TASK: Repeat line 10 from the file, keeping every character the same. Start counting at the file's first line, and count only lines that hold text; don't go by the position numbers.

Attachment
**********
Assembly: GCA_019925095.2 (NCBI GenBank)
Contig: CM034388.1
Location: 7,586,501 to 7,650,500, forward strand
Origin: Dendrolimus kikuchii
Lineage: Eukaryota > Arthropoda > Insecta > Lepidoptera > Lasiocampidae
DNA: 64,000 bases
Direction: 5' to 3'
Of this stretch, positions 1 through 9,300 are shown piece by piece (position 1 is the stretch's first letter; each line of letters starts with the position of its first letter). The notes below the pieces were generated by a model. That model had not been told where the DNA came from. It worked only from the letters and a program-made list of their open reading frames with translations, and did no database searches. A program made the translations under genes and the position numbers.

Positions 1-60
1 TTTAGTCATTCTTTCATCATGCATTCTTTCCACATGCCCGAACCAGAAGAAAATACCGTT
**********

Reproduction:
1 TTTAGTCATTCTTTCATCATGCATTCTTTCCACATGCCCGAACCAGAAGAAAATACCGTT